It depends on the procedures you and your surgeon choose. Generally speaking the non weight bearing period after surgery lasts 6-8 weeks – contingent upon bone healing. Many patients will be able to bear weight at week 6 in a walking boot. We hope to get patients back into a sneaker at 10 weeks, and start physical therapy. (Please realize all patients heal at different speeds, and these timeframes can vary substantially)
Flat feet can bother both children and adults alike. The severity of the condition often dictates when the condition manifests. In instances where a flat foot is painful during childhood it is because the condition is more severe.
The condition is best diagnosed through a thorough physical exam, and x-rays. Diagnosing the deformity is actually more accurate with a xray, rather than an MRI as x-rays are taken while the patient is bearing weight – which provides a more accurate depiction of the bony architecture of the foot. While this is true – sometimes a MRI is still ordered to rule out a tarsal coalition.
Our first treatment option for symptomatic flat feet (pes planus) in children is always to utilize orthotics (shoe insert). This can help support the arch and take pressure of ligaments and tendons that are responsible for supporting the foot. This insert does not necessarily need to be an expensive custom device.
Children often complain of pain first by suggesting their “feet hurt”, or they are “tired of walking”. Occasionally, this is simply due to a long day of activities and can be associated with growing pains. When the complaint becomes recurrent this is when we recommend evaluation by a specialist.
When conservative care fails to allow resolution of symptoms to an acceptable level surgical intervention is appropriate.
The surgical options for pediatric flat feet are similar and also dissimilar to the procedures utilized to correct adult flat feet. Both the Evans and Cotton osteotomies are procedures routinely utilized due to their utility, and predictability. In more mild cases soft tissue procedures, and an arthroeresis procedure may be appropriate. These decisions are carefully made with the patient, surgeon and parent.
Are you an Indianapolis resident seeking a foot & ankle surgeon?
Dr. Wil Adams is close and worth the short drive.
Accessory Navicular bones can come in three variations. The most basic, and common type of Accessory navicular is where a small piece of bone that lies adjacent to the navicular bone is embedded within the Posterior tibialis muscle tendon at it’s attachment site. Due to overuse, trauma, flat feet, and other causes this bone and the tendon interface can become inflamed. When the process initiates, and fails to get better is the definition of “Accessory Navicular Syndrome”.
Yes – it’s possible to live many years with an accessory navicular bone never being aware you have one. Then one day a traumatic event such as an ankle sprain, or an awkward step can cause the PT tendon to pull on the accessory bone causing the interface between the accessory bone and the tendon to become very aggravated. On occasion they do need to be surgically excised.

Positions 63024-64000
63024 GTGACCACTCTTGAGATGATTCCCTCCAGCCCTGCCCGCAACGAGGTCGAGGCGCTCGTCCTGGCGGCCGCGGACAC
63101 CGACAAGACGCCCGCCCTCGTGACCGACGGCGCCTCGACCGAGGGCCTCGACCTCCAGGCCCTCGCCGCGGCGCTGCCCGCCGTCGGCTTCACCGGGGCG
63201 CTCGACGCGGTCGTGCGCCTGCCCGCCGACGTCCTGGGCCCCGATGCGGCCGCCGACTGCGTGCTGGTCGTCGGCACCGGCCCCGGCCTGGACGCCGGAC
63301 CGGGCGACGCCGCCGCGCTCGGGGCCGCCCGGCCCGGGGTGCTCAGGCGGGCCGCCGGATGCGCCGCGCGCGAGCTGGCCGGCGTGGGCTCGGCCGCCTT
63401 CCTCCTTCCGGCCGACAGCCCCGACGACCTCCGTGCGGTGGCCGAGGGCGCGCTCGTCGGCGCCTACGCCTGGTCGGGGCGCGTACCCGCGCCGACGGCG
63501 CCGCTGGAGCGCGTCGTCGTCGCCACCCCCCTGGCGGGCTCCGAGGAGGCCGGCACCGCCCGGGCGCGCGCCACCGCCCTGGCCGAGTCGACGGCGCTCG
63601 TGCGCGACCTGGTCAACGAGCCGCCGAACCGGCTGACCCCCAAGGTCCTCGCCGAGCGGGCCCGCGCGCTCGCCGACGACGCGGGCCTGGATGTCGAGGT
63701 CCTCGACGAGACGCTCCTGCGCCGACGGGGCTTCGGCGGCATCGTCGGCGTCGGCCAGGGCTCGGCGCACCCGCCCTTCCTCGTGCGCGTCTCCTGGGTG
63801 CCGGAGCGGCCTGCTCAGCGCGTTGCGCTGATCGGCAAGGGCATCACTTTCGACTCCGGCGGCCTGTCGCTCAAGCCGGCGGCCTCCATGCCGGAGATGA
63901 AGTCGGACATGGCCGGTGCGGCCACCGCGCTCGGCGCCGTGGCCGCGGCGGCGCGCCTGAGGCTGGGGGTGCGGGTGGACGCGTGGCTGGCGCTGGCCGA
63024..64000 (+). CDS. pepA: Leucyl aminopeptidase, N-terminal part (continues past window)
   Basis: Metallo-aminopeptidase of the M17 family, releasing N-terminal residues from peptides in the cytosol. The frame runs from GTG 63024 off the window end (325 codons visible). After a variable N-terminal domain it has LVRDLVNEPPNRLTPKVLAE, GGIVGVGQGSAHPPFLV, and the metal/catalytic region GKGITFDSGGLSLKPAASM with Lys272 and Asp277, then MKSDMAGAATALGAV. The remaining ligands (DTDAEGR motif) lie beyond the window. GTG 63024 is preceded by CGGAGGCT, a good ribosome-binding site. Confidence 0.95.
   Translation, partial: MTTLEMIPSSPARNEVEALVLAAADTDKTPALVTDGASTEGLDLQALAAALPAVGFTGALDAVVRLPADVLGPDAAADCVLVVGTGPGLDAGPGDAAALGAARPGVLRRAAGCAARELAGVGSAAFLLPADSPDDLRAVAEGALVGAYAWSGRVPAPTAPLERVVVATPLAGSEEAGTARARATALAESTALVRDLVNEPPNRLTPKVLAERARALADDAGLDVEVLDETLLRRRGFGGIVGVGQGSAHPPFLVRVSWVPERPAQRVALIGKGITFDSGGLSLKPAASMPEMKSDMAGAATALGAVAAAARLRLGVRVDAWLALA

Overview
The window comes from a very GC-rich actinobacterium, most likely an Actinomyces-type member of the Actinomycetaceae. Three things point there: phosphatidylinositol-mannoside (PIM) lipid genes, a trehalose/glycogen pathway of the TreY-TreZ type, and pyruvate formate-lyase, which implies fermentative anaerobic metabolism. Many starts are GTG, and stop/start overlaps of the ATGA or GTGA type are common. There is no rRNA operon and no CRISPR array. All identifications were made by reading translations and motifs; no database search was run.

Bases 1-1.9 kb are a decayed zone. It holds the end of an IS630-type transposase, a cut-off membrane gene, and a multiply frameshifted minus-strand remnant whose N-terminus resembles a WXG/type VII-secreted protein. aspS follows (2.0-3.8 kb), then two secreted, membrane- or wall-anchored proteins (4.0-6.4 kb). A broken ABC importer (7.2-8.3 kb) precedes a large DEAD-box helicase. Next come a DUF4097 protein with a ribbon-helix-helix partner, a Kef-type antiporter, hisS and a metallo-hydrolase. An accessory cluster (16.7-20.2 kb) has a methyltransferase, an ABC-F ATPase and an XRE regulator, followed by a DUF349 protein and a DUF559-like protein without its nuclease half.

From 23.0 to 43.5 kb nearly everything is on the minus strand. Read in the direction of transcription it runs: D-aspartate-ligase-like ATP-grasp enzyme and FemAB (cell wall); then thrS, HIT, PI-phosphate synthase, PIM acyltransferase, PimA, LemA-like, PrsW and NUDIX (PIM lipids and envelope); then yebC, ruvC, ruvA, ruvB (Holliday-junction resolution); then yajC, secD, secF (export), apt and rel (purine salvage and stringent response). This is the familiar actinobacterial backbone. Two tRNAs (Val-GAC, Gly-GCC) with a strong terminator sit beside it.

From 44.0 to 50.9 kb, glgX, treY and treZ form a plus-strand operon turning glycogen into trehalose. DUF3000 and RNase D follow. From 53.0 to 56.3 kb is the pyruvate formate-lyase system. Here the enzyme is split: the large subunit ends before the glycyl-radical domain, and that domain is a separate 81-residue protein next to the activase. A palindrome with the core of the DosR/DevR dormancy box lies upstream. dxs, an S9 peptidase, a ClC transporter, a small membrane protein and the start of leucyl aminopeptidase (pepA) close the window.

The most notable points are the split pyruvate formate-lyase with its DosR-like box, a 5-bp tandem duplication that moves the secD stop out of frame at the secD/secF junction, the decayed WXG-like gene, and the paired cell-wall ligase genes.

No. There are instances where people that have accessory navicular syndrome also have flatfeet. But there are also many individuals that have accessory naviculars that have fairly neutral or rectus foot types.
No – not necessarily. The only time surgery is necessary is when a patient has failed multiple attempts and different types of conservative care to try and resolve the issue.
The techniques utilized to “fix” flat feet can be subdivided into 3 categories/procedure types that allow correction;
Osteotomy (corrective bone cut)
Soft tissue augmentation (tendons and ligaments), or lastly, perhaps a mixture of all these (this is common practice).
Within the first two categories there are important differences that need to be considered. The nomenclature is important ; referring to whether the joint is involved in the bony procedures, or not. This in medical terms is coined extra-articular vs intra-articular.
Extra = outside Intra = inside articular = joint
In layman’s terms this means a procedure is performed inside, or outside the joint. For example, a fusion/arthrodesis or joint replacement procedure is a surgery used that addresses pain, but destroys the joint, and is considered an “intra-articular” procedure. When people have end stage arthritis, or severe deformities, it is okay to “sacrifice” the joint to allow for correction, and pain relief. An ankle, or knee replacement is an example of an intra-articular surgery. An ankle fusion/arthrodesis is also an intra-articular procedure. For obvious reasons, these procedures are not always preferred for every demographic.
When kids, or individuals with healthy joints simply need realignment for deformity correction, extra-articular, or procedures that “spare” the joint are preferred. These are often mixed with soft tissue augmentation procedures to gain maximal correction.
This is an osteotomy created by the late Dr. Dilwyn Evans in the 1960s. It essentially involves cutting with a small surgical saw the outside of the heel bone. Once the cut is made, a widening device is inserted into the surgical site, and used to open the cut/osteotomy, to elongate the calcaneus bone. Once the desired correction is achieved (we typically aim to widen or elongate by 6-12mm depending on patient and deformity), a space filling device (an implant) is inserted into the void created. This allows that lengthening that was created to be preserved, and maintained indefinitely. Surgeons often choose to use porous metallic (titanium) wedges vs bone (typically cadaver bone, or synthetic material) wedges. The idea is that your own body/bone incorporates into this implant, and over time your body “forgets” it is there. However, all the while the implant and procedure are maintaining correction for long term symptom relief. Reasons that would cause removal of the wedge or hardware being; infection, non-union, hardware irritation, hardware failure (breakage), metal rejection by host, neuritis, and others.